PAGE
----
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About the Author


Werner Barnard MBChB (Pret), LMCC, MCFP

Dr. Barnard is a family physician with a special interest in allergy. He obtained his medical degree MB.ChB from the University of Pretoria, South Africa in 1989 and moved to Canada in 1998 where he worked in a rural community as a family physician until 2004. Subsequently, he established a focused practice in allergy in Regina in 2005. He is a member of the European Academy of Allergy and Clinical Immunology. Dr. Barnard is also an Assistant Clinical Professor at the University of Saskatchewan and has served as a consultant on various advisory Boards.

Antihistamines in CSU: Practice Points


Urticaria is a mast cell mediated condition characterized by transient, raised, pruritic wheals on an erythematous background, with each individual lesion resolving within 24-48 hours without bruising or scarring. Angioedema (AE) is localized subcutaneous swelling which may occur with urticaria, or independently. Urticaria is classified as acute or chronic depending on the duration. Chronic urticaria is further subdivided into inducible or chronic spontaneous. The focus of this article will be chronic spontaneous urticaria (CSU), which is characterized by wheals and/or swelling occurring spontaneously on most days of the week for 6 weeks or more (Figure 1). The prevalence of chronic urticaria has been estimated to be 0.5–5%. Chronic urticaria is more common in adults, with a peak age of onset between 20 and 40  years, affecting women more frequently than men. In CSU, an external trigger cannot usually be identified.1

Figure 1. Classification of urticaria: overview. *The 48-h cut-off refers to individual lesions, while the 6-week cut-off refers to the condition as a whole; adapted from Kanani et al, 2018

Current global urticaria consensus guidelines recommend that first line treatment for CSU consists of regular daily use of a second-generation long-acting non-sedating antihistamine at standard dose. If no response or inadequate response is observed in 2-4 weeks or sooner, second line treatment is advised with two, three or four times the standard dose, usually divided in two daily doses. (Figure 2) Spontaneous remission of CSU occurs in up to 50% of patients within 6 months or less, but the average duration is 3-5 years.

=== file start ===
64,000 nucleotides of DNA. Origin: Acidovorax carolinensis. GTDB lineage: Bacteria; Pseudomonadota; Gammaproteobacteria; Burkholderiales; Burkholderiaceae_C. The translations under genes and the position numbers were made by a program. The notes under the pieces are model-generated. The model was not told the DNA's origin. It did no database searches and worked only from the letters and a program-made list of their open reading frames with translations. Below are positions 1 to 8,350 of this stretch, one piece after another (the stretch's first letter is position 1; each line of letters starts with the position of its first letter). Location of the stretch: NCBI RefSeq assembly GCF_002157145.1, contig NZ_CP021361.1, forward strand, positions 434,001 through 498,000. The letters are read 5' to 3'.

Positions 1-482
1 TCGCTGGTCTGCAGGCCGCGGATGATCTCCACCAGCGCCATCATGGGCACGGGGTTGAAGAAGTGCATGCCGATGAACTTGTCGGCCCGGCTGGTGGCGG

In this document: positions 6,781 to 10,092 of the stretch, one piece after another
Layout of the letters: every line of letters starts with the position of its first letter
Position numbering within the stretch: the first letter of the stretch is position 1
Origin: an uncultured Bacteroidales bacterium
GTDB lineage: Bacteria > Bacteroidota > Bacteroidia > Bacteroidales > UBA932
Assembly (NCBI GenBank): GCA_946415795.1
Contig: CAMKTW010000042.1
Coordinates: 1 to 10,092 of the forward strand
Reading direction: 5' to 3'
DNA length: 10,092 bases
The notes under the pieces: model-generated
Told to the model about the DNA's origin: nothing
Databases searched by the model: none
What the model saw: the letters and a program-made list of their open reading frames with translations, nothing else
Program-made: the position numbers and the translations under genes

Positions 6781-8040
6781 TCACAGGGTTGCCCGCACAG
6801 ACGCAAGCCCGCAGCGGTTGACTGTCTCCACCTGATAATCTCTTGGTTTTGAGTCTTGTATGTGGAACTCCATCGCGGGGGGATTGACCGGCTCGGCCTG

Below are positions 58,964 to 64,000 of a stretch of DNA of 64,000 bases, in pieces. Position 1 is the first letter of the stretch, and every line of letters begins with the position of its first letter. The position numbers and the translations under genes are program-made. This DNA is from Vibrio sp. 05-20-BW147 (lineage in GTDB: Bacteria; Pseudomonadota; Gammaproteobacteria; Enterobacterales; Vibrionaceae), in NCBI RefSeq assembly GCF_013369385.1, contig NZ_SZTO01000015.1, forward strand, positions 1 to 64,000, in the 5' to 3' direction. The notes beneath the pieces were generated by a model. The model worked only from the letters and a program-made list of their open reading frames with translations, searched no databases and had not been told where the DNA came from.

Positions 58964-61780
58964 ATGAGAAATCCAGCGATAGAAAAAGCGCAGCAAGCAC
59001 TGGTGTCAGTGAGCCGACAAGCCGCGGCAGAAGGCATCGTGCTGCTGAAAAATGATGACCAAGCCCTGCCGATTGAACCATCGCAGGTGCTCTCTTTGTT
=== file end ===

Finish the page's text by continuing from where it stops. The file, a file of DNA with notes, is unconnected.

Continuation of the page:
Figure 2. Recommended treatment algorithm for urticaria; adapted from Zuberbeir et al, 2018

While disease-modifying drugs are currently not available for CSU, the objective of treatment is to control or suppress symptoms impacting on the patient’s quality of life until remission occurs. Due to the chronic nature of the disease and the requirement for continuous treatment for months or years, it is important that therapies used are well-tolerated and without significant long-term morbidity.

Second generation (non-sedating) H1 antihistamines

Second generation antihistamines available in Canada include cetirizine, loratadine, desloratadine, fexofenadine, bilastine and rupatadine. Although comparative studies suggest that all second-generation antihistamines may not be equally effective in CSU, there is not sufficient evidence to make strong recommendations for or against any of these antihistamines at the current time.

All the therapies mentioned have proven efficacy in CSU as evidenced by their key registration trials, which include a total of nearly 4,000 patients and all have demonstrated safety and efficacy with no significant adverse effects. Reported levels of somnolence and sedation are consistently comparable with placebo-treated patients and significant improvements in health-related quality of life, work performance and activities of daily living have also been reported. Minor adverse events have been noted in a minority of patients, including headache, drowsiness, constipation, and abdominal pain.2-25